ISLAMABAD   -   Pakistan will get more involved in the Afghan peace process in the coming days amid preparations for Prime Minister Imran Khan and US President Donald Trump’s meeting.

Senior officials at the foreign ministry told The Nation that Pakistan and the US are teaming up to expedite the reconciliation process in Afghanistan.

“Pakistan has been already active. It (Pakistan) will get more involved. The US wants more help from Pakistan,” said one official.

Another official said Pakistan had promised to use its influence for quick resolution of the existing issues between the Afghan Taliban and the US.

“Pakistan has played a role in US-Taliban dialogue. We will use our influence wherever we can to make the talks result-oriented. We have assured them (the US) of increased efforts (for peace in Afghanistan),” he maintained.

Yesterday, the ongoing seventh round of negotiations between Taliban representatives and US officials in Qatar made “spectacular progress” on a draft agreement to end the 18-year-long conflict in Afghanistan, Taliban’s political spokesman in Doha Suhail Shaheen said.

He said: “Eighty to ninety (80-90) percent work on the peace agreement is finished. Spectacular progress made in this round. The talks will continue.”

The talks in Doha, which began on June 29, are aimed at finalising a draft agreement on the potential withdrawal of foreign troops from Afghanistan.

The US has said it will not agree to the withdrawal of troops until the Taliban put in place security guarantees, implement a ceasefire across the country and commit to an ‘intra-Afghan’ dialogue with the Kabul government.

But the Taliban insist that the precondition of any agreement was the timeline for the withdrawal of the troops. The group also refuses to talk to the Afghan government, calling them a ‘puppet’ of the West.

There are about 17,000 foreign troops in Afghanistan, including a contingent of some 14,000 US soldiers, as part of a Washington-led Nato mission to train, assist and advise Afghan forces.

This week, President Donald Trump said that Afghanistan was a ‘lab for terrorists’ and that even if the US did pull out its troops, it would leave a ‘very strong intelligence’ presence in the country.

Germany and Qatar have announced that an all-Afghan peace summit would be held in Doha on July 7-8 without the official participation of the Afghan government.

Germany, a key backer of the Kabul government, and Qatar, which hosts the US-Taliban talks, said invitations had been sent to all relevant parties.

The Afghans “will participate only in their personal capacity and on an equal footing,” Markus Potzel, Germany’s special representative for Afghanistan and Pakistan, said in a statement.

US Secretary of State Mike Pompeo said in an unannounced visit last week to Kabul that he was hoping for a peace deal with the Taliban “before September 1.”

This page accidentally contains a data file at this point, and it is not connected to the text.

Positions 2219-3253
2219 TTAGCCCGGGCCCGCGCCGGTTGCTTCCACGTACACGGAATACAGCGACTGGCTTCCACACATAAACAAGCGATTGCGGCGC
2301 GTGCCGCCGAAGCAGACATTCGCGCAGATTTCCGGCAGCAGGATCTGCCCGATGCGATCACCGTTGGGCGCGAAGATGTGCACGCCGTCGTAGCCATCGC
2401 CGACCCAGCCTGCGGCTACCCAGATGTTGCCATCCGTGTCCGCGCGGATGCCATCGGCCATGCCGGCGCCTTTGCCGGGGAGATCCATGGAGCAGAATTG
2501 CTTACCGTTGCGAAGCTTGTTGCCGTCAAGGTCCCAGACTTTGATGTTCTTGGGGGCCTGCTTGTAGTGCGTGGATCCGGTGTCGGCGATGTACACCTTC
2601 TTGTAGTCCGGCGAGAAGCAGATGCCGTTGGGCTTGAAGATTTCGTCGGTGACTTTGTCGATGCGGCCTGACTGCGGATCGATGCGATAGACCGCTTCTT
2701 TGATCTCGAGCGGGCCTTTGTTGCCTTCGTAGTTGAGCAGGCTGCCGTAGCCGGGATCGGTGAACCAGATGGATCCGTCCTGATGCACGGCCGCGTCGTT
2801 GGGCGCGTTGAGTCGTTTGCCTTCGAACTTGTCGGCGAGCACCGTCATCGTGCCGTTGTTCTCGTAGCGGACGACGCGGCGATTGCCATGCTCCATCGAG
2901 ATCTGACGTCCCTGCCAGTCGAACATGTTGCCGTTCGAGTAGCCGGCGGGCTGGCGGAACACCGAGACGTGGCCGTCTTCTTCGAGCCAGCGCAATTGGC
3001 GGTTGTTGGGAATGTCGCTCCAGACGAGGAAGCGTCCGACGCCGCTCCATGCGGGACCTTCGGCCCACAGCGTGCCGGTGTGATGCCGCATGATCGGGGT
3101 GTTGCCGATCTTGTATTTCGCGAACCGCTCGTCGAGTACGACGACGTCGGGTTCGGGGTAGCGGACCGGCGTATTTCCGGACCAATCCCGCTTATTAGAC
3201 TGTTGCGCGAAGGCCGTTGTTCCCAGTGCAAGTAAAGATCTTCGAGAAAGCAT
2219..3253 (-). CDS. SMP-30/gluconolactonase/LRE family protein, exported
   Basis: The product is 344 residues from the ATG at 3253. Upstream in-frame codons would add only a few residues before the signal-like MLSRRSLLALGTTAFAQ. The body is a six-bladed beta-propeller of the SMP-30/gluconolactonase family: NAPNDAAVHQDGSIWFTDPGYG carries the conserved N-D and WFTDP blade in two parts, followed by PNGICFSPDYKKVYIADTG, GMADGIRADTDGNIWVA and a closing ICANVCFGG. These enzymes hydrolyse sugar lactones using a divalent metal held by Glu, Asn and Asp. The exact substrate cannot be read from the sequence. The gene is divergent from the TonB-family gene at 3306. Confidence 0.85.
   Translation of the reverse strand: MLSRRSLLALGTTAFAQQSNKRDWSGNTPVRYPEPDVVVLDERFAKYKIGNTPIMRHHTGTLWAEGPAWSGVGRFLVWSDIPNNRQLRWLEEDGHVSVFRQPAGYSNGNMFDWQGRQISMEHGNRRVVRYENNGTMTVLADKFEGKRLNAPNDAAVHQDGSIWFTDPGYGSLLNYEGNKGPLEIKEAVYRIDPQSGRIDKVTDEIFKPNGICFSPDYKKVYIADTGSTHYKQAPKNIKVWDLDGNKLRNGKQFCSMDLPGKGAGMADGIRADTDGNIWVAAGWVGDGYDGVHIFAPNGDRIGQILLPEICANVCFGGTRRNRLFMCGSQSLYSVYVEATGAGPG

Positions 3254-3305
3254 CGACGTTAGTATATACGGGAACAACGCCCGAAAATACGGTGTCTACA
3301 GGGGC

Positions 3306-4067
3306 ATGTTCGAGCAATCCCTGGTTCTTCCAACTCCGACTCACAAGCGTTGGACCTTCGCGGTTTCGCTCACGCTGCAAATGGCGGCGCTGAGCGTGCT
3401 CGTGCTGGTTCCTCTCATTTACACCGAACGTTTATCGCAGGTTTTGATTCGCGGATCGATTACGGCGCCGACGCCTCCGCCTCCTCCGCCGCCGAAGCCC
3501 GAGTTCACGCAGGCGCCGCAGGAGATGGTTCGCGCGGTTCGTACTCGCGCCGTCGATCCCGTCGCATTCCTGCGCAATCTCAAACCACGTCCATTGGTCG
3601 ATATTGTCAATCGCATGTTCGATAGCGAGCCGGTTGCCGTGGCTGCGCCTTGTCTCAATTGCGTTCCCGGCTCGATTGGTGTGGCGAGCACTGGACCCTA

Pakistan and the US are in talks for a meeting between Prime Minister Imran Khan and US President Donald Trump this month. The two are expected to meet for the first time to discuss bilateral ties later this month in the US.

Prime Minister Imran Khan is scheduled to visit the US on July 20 for five days. The visit, originally planned in June, was rescheduled because of Imran Khan’s prior domestic engagements, especially due to the federal budget 2019.

Earlier, the US appreciated Pakistan for improving the trust level with Afghanistan as President Ashraf Ghani completed his two-day Pakistan visit last month.

Pakistan also decided to extend the stay of registered Afghan refugees living in Pakistan till June 30 next year. The decision by the Ministry of States and Frontier Regions came during Afghan President Ashraf Ghani’s visit to Pakistan and just before the June 30, 2019 deadline.

The two countries agreed to cooperate based on mutual trust and harmony for the benefit of the two peoples and countries and for advancing the cause of peace, stability and prosperity in the region.

Prime Minister Khan previously said that Pakistan had “no favourite” in the upcoming presidential elections. The PM, who met a delegation of senior Afghan leaders leading different groups here, said Pakistan respected the Afghan people’s right to elect their leadership.

The Afghan leaders had earlier participated in the Lahore Peace Process organised by the Lahore Centre for Peace and Research in Murree.  Fifty-seven Afghan politicians, including Hizb-e-Islami leader Gulbuddin Hekmatyar, former Balkh governor Atta Mohammad Noor, second deputy chief executive Mohammad Mohaqeq, and presidential candidate Abdul Latif Pedram, attended the peace conference in Pakistan.

The presidential election scheduled for September 28 will be a key moment to reaffirm the legitimacy of Afghanistan’s democratic political structure. There are significant operational and technical challenges to be overcome.

The Afghan government has announced to release almost 900 Taliban prisoners. So far, figures show that almost 400 of the prisoners have been released.